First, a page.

Rally Software Development: a post IPO Summary

Rally SoftwareThe Battle Road IPO Review is a monthly screen of more than 150 growth-oriented initial public offerings of the last six years. Each month we add new stocks to our Battle Road IPO Review coverage universe as companies become public and consensus estimates begin to emerge. Our monthly analysis features companies in the following six sectors: software, internet, hardware, consumer, business Services, and health sciences and healthcare IT. Each month we update our Exploration List, which is an idea-oriented sub-set of the coverage universe, which we determine based on qualitative and quantitative inputs.

New to our software sector universe is Rally Software Development (NYSE: RALY), a provider of cloud-based software for software development teams. Founded in 2001, and formerly known as F4 Technologies, the company changed its name to Rally Software Development in 2004. Based in Boulder Colorado, the company issued six million shares at $14 per share in an IPO led by Deutsche Bank and Piper Jaffrey on April 12, 2013.

Rally sells three versions of its software development system, which are generally priced based on the size of a software development team. Among the many features Rally offers are the ability to track code changes and bug fixes, as well as collaboration tools that help developers communicate and keep projects on track for completion. The company boasts over 1,000 customers and over 168,000 paid users, including many household brands, such as Intel, Disney, Oracle, eBay, McGraw Hill, Cisco, Microsoft, AOL, and HP.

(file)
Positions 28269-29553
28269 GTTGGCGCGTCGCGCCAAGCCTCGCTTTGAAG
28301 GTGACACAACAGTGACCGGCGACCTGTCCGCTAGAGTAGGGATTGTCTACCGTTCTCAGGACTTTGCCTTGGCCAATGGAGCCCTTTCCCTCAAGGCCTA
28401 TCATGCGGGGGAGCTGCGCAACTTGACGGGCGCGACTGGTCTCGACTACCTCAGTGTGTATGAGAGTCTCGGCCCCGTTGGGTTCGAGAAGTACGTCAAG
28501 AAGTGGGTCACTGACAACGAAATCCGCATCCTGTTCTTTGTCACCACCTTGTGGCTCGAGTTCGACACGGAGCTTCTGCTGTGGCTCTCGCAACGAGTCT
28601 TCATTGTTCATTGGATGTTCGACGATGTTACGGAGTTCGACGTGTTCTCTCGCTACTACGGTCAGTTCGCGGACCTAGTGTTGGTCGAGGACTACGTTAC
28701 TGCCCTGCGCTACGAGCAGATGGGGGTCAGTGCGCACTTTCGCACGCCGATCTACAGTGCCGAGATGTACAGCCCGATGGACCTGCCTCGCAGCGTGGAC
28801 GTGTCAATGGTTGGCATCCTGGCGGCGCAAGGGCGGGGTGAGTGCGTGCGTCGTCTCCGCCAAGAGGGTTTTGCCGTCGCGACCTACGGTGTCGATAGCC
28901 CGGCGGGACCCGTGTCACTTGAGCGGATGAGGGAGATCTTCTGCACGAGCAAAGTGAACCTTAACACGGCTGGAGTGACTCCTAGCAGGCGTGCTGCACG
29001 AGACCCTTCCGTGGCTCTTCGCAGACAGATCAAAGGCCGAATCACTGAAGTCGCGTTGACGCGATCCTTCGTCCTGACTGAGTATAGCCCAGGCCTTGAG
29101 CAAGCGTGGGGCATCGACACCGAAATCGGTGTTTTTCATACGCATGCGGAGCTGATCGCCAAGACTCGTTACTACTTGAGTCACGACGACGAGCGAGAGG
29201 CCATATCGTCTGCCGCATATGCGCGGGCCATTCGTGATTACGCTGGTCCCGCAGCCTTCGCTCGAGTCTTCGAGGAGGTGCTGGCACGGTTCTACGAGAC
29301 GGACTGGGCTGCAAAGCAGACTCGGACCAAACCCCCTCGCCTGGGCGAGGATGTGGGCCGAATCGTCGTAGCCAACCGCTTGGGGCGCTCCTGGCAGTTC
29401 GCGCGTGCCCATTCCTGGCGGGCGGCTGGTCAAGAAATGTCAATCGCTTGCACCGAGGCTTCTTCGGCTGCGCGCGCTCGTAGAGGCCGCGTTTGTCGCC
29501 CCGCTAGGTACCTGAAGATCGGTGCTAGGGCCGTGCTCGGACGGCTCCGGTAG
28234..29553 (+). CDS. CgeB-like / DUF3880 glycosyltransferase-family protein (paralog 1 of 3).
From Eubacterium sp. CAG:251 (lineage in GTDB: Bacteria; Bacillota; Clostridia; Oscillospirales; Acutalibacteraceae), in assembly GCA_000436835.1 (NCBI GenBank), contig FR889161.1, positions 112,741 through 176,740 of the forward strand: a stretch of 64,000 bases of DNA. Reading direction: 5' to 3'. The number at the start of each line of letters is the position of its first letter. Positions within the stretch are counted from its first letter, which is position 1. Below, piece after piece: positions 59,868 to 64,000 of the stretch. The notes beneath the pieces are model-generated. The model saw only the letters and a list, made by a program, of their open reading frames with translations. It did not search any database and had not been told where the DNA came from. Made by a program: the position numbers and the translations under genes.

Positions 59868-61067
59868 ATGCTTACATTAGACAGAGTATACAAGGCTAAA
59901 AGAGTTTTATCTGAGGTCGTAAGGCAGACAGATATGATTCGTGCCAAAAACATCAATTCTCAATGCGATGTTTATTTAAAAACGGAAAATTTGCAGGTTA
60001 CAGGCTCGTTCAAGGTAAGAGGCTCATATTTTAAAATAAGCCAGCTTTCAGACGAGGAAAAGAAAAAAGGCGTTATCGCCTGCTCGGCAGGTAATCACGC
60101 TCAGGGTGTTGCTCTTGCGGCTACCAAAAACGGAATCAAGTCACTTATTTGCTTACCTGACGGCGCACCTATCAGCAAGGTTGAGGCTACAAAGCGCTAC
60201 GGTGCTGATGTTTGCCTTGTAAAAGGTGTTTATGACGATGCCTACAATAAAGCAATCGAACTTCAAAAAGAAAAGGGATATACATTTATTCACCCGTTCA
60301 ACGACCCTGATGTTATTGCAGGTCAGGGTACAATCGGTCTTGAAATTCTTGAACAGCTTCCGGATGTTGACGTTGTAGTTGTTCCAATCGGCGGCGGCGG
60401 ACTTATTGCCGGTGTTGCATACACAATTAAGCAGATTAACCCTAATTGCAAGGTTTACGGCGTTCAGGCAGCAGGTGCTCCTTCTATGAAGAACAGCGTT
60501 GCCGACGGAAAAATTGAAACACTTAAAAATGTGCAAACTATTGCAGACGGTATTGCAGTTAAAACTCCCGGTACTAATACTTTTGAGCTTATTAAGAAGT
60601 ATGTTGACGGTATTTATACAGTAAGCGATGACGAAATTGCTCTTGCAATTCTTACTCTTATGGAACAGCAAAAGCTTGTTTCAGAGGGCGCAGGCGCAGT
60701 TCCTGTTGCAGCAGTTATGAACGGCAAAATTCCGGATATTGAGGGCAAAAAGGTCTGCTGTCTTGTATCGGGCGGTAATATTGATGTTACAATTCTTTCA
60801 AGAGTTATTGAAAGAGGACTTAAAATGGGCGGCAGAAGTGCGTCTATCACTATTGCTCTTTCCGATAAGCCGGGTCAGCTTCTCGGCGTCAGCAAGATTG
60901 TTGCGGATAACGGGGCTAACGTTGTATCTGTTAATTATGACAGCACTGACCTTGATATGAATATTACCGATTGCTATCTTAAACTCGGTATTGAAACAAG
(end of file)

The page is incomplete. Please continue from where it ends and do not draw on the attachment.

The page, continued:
The company sells its development system, primarily through a direct sales force, to a wide range of industries that develop custom software, including manufacturing, communications, energy, financial services, healthcare, insurance, retail, and transportation.

Along the way to its IPO, Rally Software, backed by numerous VCs, acquired several small software developers that offer features for its software solutions, including AgileZen in April of 2010, which added a visual project collaboration tool, which identifies bottlenecks in software development processes.

Roughly 77 percent of sales come from one-year subscriptions that are paid up front, with about 10 percent of sales stem from perpetual licenses, and the remainder from customer support. No single customer accounted for more than four percent of sales in the last year, and about 13 percent of sales come from markets outside the US.

To see how Rally Software Developments screens against its software peers within the Battle Road IPO Review software coverage universe, please contact: [email protected].

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